Maybe you can think of a photo shoot with a bare-legged model or a paparazzi picture of a famous actress wearing an oversized men’s shirt. “Boyfriend shirts” have been a wardrobe staple for years. As a former fashion editor gathering samples, I know that men’s designers preferred not to loan clothes to women’s magazines for celebrity portraits or editorial stories. Times have changed, however, and I hope designers, their policies, and their attitudes have too!
Bella Hadid in a boyfriend shirt
Fluid fashion can be found integrated into even the more traditional big box brands, designing clothes so everyone can shop at the same racks whatever their gender expression. For example, Uniqlo’s Lifewear now includes unisex clothing. Telfar, One DNA and Pangaia are among many collections conceived as fashion for all.
If you have taken a look at the runways in the last several years, big shirts are the gift that keeps on giving. Most notable are Balenciaga, Maison Margiela, Yohji Yamamamoto, and Commes des Garçons, who have men’s silhouettes and proportions in their DNA. More recently in the conversation is Demna Gvasalia (now known as Demna), currently the creative director at Balenciaga and co-founder of Vetements. What makes Demna worth noting here are his generous silhouettes and gender ambiguity rooted in streetwear and traditional menswear. There is no doubt he has been one of the most influential designers in the industry in the last 10 years.
The oversized shirt is ubiquitous on the streets, in stores, restaurants and subways in NYC. In fact, the classic men’s dress shirt with button front, long sleeves and a collar is de rigueur particularly when worn over the (apparent) summer uniform of cropped tops and shorts. Let’s consider the adage (abbreviated here) “out of necessity comes creativity”* and how the bigger silhouettes have a role in fashion and serve as a foil for unwanted attention.
Enter: The Subway Shirt
I have delved into this phenomenon, and as I see it, there are two converging points of origin: an established trend and protection from street harassment. The trendy oversized shirt is gaining a broader following as people realize that it can minimize uninvited attention and help them feel more comfortable in public spaces. Although what we wear is never an invitation to unwanted interaction, catcalling and invading personal space is often directed at individuals because of their actual or perceived gender expression, sexual orientation, race, ethnicity, religion, or disability. Studies show that more than 65% of respondents have experienced street harassment on multiple occasions.** The ingenuity of the subway shirt is that it builds on decades of fashion trends while making the wearer feel safe.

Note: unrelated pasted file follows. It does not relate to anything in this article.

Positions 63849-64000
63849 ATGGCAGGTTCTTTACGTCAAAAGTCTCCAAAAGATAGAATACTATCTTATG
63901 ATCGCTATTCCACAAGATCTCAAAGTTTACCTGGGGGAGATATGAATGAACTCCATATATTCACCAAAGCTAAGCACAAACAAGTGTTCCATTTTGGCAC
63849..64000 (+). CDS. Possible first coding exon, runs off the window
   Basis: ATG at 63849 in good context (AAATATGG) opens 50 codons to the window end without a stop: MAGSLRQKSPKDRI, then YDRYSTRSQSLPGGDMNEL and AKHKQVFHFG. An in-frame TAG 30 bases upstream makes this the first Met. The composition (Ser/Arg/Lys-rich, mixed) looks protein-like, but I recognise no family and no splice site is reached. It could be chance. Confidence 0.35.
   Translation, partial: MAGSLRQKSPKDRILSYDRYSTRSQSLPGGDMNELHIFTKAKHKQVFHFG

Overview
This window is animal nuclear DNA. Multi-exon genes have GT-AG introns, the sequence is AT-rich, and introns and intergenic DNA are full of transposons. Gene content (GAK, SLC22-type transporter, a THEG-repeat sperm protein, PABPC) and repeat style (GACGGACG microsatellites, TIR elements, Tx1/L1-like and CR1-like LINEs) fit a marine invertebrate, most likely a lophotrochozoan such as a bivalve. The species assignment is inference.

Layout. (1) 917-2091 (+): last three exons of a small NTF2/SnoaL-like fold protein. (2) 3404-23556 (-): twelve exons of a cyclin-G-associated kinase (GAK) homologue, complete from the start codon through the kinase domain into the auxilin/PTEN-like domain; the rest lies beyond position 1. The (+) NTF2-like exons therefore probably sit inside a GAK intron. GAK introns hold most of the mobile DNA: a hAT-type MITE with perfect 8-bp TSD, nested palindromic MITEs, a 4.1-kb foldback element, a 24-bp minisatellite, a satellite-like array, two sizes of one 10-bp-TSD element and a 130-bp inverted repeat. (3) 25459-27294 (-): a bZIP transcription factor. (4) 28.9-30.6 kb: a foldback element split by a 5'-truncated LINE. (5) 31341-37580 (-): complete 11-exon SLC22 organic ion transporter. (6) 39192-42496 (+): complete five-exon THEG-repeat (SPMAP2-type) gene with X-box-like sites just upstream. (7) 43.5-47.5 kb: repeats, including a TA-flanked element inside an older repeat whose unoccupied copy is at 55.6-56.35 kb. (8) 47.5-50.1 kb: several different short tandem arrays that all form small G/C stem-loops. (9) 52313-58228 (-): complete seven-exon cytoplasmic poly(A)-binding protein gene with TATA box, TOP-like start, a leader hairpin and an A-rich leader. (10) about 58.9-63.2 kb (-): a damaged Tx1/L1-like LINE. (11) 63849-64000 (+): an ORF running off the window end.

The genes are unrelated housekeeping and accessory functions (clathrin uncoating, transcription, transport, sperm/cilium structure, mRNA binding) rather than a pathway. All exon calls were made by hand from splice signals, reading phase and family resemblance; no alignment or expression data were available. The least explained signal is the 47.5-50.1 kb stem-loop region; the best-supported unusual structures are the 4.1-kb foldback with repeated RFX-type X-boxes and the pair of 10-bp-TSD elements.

Senia Cade (@senia.cade) waiting for the L Elliot Richardson (@smelliotthegoat) walking in Bushwick
The good news is that there are an infinite number of ways to style roomy shirts. That said, I see another great reason (wink wink) to support brands like A Shirt Story that are versatile, unique, genderless, and pre-loved. While the subway shirt provides the necessary armor as streetwear, its provenance can be traced to the Japanese designers of the ’80s, with a direct through line to the major luxury designers today.
Stay cool and stay safe.
* Jonathan Schattke, scientist
** Stopstreetharassment.org Another statistic is 90% of respondents say they have been sexually harassed in public and in private.
** RightToBe.com has tips for victims of street or sexual harassment and bystanders.